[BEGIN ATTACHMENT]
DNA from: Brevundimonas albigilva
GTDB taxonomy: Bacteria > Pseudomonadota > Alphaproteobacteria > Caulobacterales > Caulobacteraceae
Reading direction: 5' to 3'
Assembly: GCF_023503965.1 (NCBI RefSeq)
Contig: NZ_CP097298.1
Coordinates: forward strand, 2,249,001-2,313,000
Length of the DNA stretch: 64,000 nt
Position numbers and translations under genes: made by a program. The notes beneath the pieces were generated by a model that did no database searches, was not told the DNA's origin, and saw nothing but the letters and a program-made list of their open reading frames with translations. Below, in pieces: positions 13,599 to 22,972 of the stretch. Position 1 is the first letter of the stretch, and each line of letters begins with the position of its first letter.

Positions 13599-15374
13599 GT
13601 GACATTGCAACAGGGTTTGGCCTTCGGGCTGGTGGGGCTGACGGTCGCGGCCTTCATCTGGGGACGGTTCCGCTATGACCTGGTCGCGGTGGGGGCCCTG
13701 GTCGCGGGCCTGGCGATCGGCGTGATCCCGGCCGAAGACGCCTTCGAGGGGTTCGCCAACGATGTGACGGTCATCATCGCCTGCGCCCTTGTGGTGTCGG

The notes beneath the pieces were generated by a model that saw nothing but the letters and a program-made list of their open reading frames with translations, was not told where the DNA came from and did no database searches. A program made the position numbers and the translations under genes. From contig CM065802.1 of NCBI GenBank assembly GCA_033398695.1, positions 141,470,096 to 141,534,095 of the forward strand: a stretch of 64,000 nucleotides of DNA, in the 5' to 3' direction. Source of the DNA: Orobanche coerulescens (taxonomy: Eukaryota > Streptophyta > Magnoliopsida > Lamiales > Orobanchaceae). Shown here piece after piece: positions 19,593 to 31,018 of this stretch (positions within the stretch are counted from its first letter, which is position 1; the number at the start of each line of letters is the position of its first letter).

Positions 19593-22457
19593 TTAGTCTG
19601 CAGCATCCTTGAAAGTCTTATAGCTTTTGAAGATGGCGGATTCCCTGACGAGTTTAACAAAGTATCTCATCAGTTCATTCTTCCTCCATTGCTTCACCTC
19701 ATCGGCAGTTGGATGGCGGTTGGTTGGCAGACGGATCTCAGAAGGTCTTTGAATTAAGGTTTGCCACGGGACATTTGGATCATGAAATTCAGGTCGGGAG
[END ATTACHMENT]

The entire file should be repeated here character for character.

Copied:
DNA from: Brevundimonas albigilva
GTDB taxonomy: Bacteria > Pseudomonadota > Alphaproteobacteria > Caulobacterales > Caulobacteraceae
Reading direction: 5' to 3'
Assembly: GCF_023503965.1 (NCBI RefSeq)
Contig: NZ_CP097298.1
Coordinates: forward strand, 2,249,001-2,313,000
Length of the DNA stretch: 64,000 nt
Position numbers and translations under genes: made by a program. The notes beneath the pieces were generated by a model that did no database searches, was not told the DNA's origin, and saw nothing but the letters and a program-made list of their open reading frames with translations. Below, in pieces: positions 13,599 to 22,972 of the stretch. Position 1 is the first letter of the stretch, and each line of letters begins with the position of its first letter.

Positions 13599-15374
13599 GT
13601 GACATTGCAACAGGGTTTGGCCTTCGGGCTGGTGGGGCTGACGGTCGCGGCCTTCATCTGGGGACGGTTCCGCTATGACCTGGTCGCGGTGGGGGCCCTG
13701 GTCGCGGGCCTGGCGATCGGCGTGATCCCGGCCGAAGACGCCTTCGAGGGGTTCGCCAACGATGTGACGGTCATCATCGCCTGCGCCCTTGTGGTGTCGG

The notes beneath the pieces were generated by a model that saw nothing but the letters and a program-made list of their open reading frames with translations, was not told where the DNA came from and did no database searches. A program made the position numbers and the translations under genes. From contig CM065802.1 of NCBI GenBank assembly GCA_033398695.1, positions 141,470,096 to 141,534,095 of the forward strand: a stretch of 64,000 nucleotides of DNA, in the 5' to 3' direction. Source of the DNA: Orobanche coerulescens (taxonomy: Eukaryota > Streptophyta > Magnoliopsida > Lamiales > Orobanchaceae). Shown here piece after piece: positions 19,593 to 31,018 of this stretch (positions within the stretch are counted from its first letter, which is position 1; the number at the start of each line of letters is the position of its first letter).

Positions 19593-22457
19593 TTAGTCTG
19601 CAGCATCCTTGAAAGTCTTATAGCTTTTGAAGATGGCGGATTCCCTGACGAGTTTAACAAAGTATCTCATCAGTTCATTCTTCCTCCATTGCTTCACCTC
19701 ATCGGCAGTTGGATGGCGGTTGGTTGGCAGACGGATCTCAGAAGGTCTTTGAATTAAGGTTTGCCACGGGACATTTGGATCATGAAATTCAGGTCGGGAG